Good news on heaven: There’s plenty to look forward to

Because we are small-minded, big-headed and have a too-small view of God, there is an idea that people sometimes hold that heaven will be boring. Think about it, that feeling that you’ve been there, seen it all and now are looking for the next big thing. Only, the problem is that there is no next thing because heaven is it. Somehow, there are people who are willing to risk an eternity in hell because they believe that heaven will somehow be unsatisfying.

After all, doesn’t Paul say in I Corinthians 13:12: “Now I know in part; then I shall know fully, even as I have been fully known”? Yes, but we shouldn’t assume that just because we will be made perfect we will know everything there is about God. John Piper, as part of an article at the Desiring God blog, gives an explanation, based on other passages:

What Paul means [in I Cor. 13:12] is not that I will know exhaustively the way God knows me, but rather I will know accurately the way God knows me. The point is not that I won’t have limits to what I know, but rather I won’t have mistakes in what I know.

God is infinite and therefore inexhaustible in the complexity of his glory. His created universe, as the Hubble telescope shows, is big. His thoughts toward us are countless. And his ways are beyond finding out.

Part of what makes “eternal life” satisfying (and not boring) forever is that it will take an eternity for perfect, finite creatures like us to know God fully. He is perfect and infinite. We will be perfect and finite. He will enjoy increasing revelation of himself, and we will enjoy increasing jubilation in him—forever.

So, this idea that eternity in heaven can’t match up to a lifetime of sin and an eternity of punishment in hell doesn’t cut it.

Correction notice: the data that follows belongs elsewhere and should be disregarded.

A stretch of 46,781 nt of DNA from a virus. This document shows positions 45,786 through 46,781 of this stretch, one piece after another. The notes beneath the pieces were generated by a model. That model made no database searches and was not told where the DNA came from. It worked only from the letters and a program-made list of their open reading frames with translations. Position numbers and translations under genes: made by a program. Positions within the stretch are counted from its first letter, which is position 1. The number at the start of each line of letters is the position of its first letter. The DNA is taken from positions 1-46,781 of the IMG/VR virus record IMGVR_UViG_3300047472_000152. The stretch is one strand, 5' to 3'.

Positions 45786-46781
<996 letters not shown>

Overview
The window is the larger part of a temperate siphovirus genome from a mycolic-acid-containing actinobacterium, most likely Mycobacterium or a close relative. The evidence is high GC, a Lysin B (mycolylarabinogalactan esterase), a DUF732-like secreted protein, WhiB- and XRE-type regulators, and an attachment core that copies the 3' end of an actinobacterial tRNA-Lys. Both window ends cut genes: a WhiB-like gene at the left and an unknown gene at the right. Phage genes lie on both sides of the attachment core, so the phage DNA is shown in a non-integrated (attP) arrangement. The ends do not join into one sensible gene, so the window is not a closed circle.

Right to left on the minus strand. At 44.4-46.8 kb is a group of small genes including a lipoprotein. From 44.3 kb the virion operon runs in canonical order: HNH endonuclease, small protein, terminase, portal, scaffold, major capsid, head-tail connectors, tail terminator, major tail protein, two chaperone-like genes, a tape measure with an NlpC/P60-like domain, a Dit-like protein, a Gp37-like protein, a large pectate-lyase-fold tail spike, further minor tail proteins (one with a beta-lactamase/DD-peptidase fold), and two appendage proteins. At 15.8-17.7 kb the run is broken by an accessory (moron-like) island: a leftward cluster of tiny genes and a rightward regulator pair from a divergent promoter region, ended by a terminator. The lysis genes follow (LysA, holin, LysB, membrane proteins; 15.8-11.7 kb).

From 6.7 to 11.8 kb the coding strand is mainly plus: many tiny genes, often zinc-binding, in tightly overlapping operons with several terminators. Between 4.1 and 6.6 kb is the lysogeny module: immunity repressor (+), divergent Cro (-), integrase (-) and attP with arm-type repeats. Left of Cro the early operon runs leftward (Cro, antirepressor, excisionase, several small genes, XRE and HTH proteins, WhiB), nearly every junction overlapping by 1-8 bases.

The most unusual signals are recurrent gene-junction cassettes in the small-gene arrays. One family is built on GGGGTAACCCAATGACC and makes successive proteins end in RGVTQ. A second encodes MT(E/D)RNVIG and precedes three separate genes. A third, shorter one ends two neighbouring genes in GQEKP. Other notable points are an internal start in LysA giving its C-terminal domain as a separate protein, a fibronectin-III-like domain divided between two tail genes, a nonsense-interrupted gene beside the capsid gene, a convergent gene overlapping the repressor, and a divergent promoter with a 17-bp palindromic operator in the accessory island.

3 thoughts on “Good news on heaven: There’s plenty to look forward to

  1. I’ve read Randy Alcorn’s book as well. I think there are a lot of misconceptions about heaven which, I think, have been based on a lot of art. I’m not bashing art by any means, but I think when you think of heaven and all you can think of are cute, pudgy little angels then you’re missing out on a whole lot.

    Alcorn does a good job looking at scripture and then forcing you to clarify your own thinking about heaven. I think a clearer understanding of heaven (and there is much yet to know) will help us see why it so much more appealing than anything we try to substitute. I also think that C.S. Lewis’ The Great Divorce is another good book to spur thinking about heaven.

    Thanks for the comments, and thanks for stopping by. 🙂

  2. An interesting and likely valid (thought I’m not enough of an art historian to know for certain) observation about art. Course, The Far Side — great as it was as a comic — is to blame as well, which Alcorn pointed out IIRC. NT Wright’s new book has gotten a lot of positive feedback as well.

    Artists have a certain responsibility that they have not taken very seriously, in general for the last century or so. Of course, part of the blame lies with the church itself, since it has failed to be any sort of useful participant and advocate when it comes to the arts. Again, generally speaking.

    And I’m always here, thanks to Google Reader!

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